Kris Rife adopted her son as a baby more 20 years ago but didn’t find out until he was 14 that he had probably been exposed to alcohol in his birth mother’s womb.
In retrospect, the diagnosis of a fetal alcohol spectrum disorder made sense, she said. His fifth-grade teacher suspected he might suffer from fetal alcohol exposure. But Rife shrugged off the teacher’s concerns. Her son had none of the distinct facial features associated with fetal alcohol syndrome, such as a flat nose bridge or a thin upper lip. His doctors didn’t think he was at risk.
But he did struggle behaviorally and developmentally. He had trouble remembering things and controlling his temper, grasping concepts involving space and time. He would forget to think through what he said before he said it. That’s why Rife and her husband, who live in Mount Pleasant, thought their son might have autism.
Then, during an autism evaluation at the University of Utah, a birth defects expert noticed that his head was a little small, which is another, more subtle sign of fetal alcohol exposure.
That expert also noted that Rife’s son, a teenager at that point, was very personable, even among strangers, a personality trait at odds with some autism spectrum disorders. All of those clues informed the final diagnosis.
“It was horrible,” Rife said. “They’re still babies at 14.”
Nearly a decade after her son’s diagnosis, Rife now pours her time and energy into advocacy. She is trying to raise awareness about the dangers of fetal alcohol exposure through the S.C. Fetal Alcohol Spectrum Disorders Collaborative, an undertaking made more difficult by the fact that the state government invests little money to address the problem. One state employee at the Department of Disabilities and Special Needs spends about 15 percent of her time working on fetal alcohol spectrum disorders, Rife said. She thinks the issue deserves more attention.
“When people think it’s not a big problem, it’s because it’s not recognized,” she said.
Rife specifically wants to sound a call to women that no amount of alcohol is known to be safe during pregnancy. But she conceded that her message is different from the advice of some doctors who assure their pregnant patients an occasional drink won’t harm their babies.
“It is very frustrating,” Rife said. “There is not the science that says you cannot have one drink during pregnancy. You can’t prove that. But we can tell you that you might have a problem with a child if you have one drink. Do you want to take that risk?”
Last year, leaders at the Centers for Disease Control and Prevention posed the same question.
The agency told health care providers that they should warn their patients of child-bearing age “not to drink at all if she is pregnant, trying to get pregnant or sexually active and not using birth control.”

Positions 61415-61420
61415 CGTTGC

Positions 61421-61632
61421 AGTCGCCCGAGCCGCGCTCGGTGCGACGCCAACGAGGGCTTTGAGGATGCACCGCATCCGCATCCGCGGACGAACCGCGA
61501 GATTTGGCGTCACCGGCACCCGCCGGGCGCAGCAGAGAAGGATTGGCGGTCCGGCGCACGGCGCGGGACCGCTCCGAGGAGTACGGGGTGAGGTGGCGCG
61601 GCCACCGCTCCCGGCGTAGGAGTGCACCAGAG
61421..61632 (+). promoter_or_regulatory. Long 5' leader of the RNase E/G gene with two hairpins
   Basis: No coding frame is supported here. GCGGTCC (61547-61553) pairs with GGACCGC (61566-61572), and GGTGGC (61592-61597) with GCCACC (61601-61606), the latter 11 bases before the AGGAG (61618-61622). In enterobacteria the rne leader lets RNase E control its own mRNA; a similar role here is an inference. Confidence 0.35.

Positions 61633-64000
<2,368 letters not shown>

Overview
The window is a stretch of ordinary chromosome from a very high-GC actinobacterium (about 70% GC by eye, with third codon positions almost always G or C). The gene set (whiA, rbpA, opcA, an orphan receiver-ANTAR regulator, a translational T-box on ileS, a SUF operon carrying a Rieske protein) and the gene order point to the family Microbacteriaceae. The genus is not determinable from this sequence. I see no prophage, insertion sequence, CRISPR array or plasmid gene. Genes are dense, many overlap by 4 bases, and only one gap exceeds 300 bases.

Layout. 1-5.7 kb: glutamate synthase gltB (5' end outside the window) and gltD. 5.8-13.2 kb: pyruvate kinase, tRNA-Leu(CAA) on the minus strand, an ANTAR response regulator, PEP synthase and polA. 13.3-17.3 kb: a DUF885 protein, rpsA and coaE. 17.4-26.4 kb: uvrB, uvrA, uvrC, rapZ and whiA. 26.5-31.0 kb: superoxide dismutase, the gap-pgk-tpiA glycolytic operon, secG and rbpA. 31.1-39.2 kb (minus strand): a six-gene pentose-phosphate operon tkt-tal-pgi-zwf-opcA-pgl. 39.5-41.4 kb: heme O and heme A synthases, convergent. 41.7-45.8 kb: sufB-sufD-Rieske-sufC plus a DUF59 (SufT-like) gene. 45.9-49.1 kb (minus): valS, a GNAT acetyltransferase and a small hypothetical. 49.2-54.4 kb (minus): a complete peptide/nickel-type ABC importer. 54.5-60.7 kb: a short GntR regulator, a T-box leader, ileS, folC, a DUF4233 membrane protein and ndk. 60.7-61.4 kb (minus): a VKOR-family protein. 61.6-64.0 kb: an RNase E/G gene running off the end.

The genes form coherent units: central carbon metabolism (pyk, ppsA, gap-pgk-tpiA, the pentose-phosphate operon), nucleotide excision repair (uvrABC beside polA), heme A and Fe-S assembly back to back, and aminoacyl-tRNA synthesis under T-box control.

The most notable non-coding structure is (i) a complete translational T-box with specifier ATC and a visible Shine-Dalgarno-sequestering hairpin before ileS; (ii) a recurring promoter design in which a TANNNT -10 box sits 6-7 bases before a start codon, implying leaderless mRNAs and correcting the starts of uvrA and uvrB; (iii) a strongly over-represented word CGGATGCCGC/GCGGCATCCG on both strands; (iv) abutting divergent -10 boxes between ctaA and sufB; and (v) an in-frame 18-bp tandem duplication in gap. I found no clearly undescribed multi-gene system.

Agency officials explained that most women expose their unborn children to alcohol in the womb before they even realize they are pregnant. Nearly half of all pregnancies in the United States are unplanned each year. Often, when a woman first finds out she is pregnant, the damage has already been done.
But unanticipated backlash to the CDC advisory was intense. One critic, in Time, called the recommendation a “scare tactic” and accused the CDC of prioritizing an unborn fetus over a “woman’s right to her own body.” Professors from Harvard and Yale wrote in the Boston Globe that the agency’s advisory “damages its credibility as a source of clear, balanced advice about health risks.”
Scientists will never be able to study fetal alcohol exposure in a randomized, controlled clinical trial, the industry’s gold standard, because such a study would be unethical, she said.
“What we’re kind of left with is looking at studies that do demonstrate very clearly that there is risk associated with alcohol use in pregnancy,” she said.
The general public may not realize fetal alcohol spectrum disorders are so problematic and so prevalent because the majority of cases are never diagnosed, Guille said. And most people who suffer from one of these disorders do not have any of the distinct facial features associated with fetal alcohol syndrome, she said.
The American Academy of Pediatrics estimates that fetal alcohol spectrum disorders may affect up to 4.8 percent of all children. And Guille cited studies that have shown, for example, the rates of these disorders are quite common among prisoners.
“The impact goes well beyond the individual,” she said. “This has a big impact on our society as well.”
September is Fetal Alcohol Spectrum Disorders Awareness Month.
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